Rebalancing Your Portfolio
It’s a good idea to periodically check the allocation of your investment portfolio to ensure it accurately reflects your objectives and risk tolerance levels. This is especially true during periods of time when the market is experiencing high volatility levels. As market performance alters the values of your asset classes, you may find that your asset allocation no longer provides the balance of growth and income to potentially achieve the level of return that you want. In that case, you may want to consider adjusting your holdings and rebalancing your portfolio.
Assets grow at different rates—which means that your portfolio might end up out of line with the target allocation you have chosen. For example, some assets might recently have grown at a much faster rate, or perhaps a market correction has driven a certain part of your portfolio lower in the short term. To compensate, you might reallocate some of the value of fast-growing assets into assets with slower recent growth, which may now be poised to pick up steam while recent high-performers slow down. Otherwise, you might end up with a portfolio that carries more risk and provides a lower long-term return than you intended.
There’s no official timeline that determines when you should rebalance your portfolio. If you are a more active investor, or during periods of high volatility, you might decide a quarterly re-balancing schedule is appropriate. Perhaps if you are a less active investor you may consider assessing whether you need to rebalance once a year as part of an annual review of your investments. The most important point is this – you should regularly examine the allocation of the portfolio to determine if it still reflects your long-term goals.
The Cost of Re-Balancing
Keep in mind that account re-balancing could mean potential tax implications and maybe even other fees. Aside from the costs you might incur, switching out of investments that have appreciated could mean recognizing a capital gain, or selling an asset that has performed poorly means locking in your loss. If selling an appreciated holding occurs in a taxable account, you could incur a tax, but you may be able to offset some or all of that with a tax deduction by selling assets that have declined. However, if you are rebalancing in a retirement savings account like and IRA or 401(k), you can’t take a tax deduction on capital losses. If you aren’t versed in this process, its best to seek the advice of financial professional.
You can rebalance your portfolio in different ways to bring it back in line with the allocation you intend it to have. Here are three common approaches to rebalancing:
- Redirect money to the lagging asset classes until they return to the percentage of your total portfolio that they held in your original allocation.
- Add new investments to the lagging asset classes, concentrating a larger percentage of your contributions on those classes.
- Sell off a portion of your holdings within the asset classes that are outperforming others. You may then reinvest the profits in the lagging asset classes.
All three approaches work well, but some people are more comfortable with the first two alternatives than the third. Psychologically they find it hard to sell off investments that are doing well in order to put money into those that aren’t. Remember, though, that if you invest in the lagging classes, you’ll be positioned to potentially benefit if they turn around and begin to prosper again.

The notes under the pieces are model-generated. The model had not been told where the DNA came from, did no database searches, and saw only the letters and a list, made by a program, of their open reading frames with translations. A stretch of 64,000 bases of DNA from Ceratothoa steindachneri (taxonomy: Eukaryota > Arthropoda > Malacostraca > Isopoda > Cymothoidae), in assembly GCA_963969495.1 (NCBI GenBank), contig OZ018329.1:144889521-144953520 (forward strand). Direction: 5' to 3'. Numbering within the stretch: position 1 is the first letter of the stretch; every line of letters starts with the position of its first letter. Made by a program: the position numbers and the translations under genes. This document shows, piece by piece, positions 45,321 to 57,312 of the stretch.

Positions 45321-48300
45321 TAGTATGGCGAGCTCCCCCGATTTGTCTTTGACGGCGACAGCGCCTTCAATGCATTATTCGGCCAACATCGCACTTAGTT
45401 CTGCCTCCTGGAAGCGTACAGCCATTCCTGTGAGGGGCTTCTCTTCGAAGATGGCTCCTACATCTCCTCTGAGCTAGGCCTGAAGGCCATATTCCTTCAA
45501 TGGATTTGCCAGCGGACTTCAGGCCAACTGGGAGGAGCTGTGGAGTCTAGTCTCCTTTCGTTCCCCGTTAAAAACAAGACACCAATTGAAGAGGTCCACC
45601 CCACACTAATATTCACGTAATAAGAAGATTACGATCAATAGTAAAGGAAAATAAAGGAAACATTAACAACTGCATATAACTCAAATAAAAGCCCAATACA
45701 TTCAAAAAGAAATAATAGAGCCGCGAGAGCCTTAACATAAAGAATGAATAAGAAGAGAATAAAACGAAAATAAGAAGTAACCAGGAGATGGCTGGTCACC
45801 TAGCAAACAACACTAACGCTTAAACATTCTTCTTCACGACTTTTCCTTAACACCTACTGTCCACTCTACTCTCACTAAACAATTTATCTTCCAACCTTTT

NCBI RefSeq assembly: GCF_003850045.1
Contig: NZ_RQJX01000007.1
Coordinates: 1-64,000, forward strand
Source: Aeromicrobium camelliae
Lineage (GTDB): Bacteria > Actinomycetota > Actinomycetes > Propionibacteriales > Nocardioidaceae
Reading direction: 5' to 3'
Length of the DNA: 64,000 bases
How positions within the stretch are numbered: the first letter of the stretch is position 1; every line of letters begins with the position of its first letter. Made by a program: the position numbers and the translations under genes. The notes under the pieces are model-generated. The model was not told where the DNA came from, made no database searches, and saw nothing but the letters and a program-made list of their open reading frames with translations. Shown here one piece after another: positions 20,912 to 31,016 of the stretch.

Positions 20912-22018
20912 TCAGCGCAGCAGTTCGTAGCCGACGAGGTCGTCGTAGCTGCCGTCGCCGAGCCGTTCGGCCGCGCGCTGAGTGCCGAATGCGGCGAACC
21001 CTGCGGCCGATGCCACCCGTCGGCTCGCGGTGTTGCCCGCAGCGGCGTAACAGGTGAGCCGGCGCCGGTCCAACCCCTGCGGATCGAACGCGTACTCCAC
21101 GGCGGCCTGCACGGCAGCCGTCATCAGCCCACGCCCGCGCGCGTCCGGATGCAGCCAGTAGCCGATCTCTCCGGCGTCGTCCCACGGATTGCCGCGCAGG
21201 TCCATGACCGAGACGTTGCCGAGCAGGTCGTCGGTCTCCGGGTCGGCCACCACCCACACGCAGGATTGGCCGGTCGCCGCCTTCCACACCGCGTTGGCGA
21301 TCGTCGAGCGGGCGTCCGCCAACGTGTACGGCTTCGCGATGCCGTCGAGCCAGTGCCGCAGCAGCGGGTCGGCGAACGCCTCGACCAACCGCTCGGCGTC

Automatic Rebalancing with Lifecycle Funds
The asset allocation you choose to help you meet your financial goals at an earlier time in life may no longer be the ideal allocation after you’ve been investing for some time, for instance as you approach retirement.
Often too many investors simply never take the time to modify their portfolio allocations. Some may not feel confident doing so, or they simply get too busy and neglect a regular analysis of their investments. The result is they end up doing nothing.
That’s where lifecycle funds, also called target date funds, come in. These funds are increasingly being offered in retirement plans, and are also available to investors outside of retirement plans, too. Each lifecycle fund is designed to have its asset allocation modified gradually over a period of years, shifting its focus from seeking growth to providing income and preserving principal.
Usually, this is accomplished by reducing your exposure to stocks and increasing the percentage your lifecycle fund allocates to bonds. To make matters simpler, a fund’s timeframe is often part of its name. So, in 2015, if you’re thinking of retiring in about 15 years, you might put money into Fund 2030. And if your target retirement date is 30 years away, you might choose Fund 2045. In theory, this is a good idea to help those investors who might be less willing, or able, to adjust their portfolio allocation themselves. However, the caveat in the current environment is this – in a time period when the equity market is weak, and interest rates are rising, you could experience short term losses in both asset classes as the fund regularly re-balances. Before transferring your balances to a lifecycle fund, you’ll want to investigate the fund as you would any potential investment, looking at its objective, fees, manager, historical performance and risk levels, among other details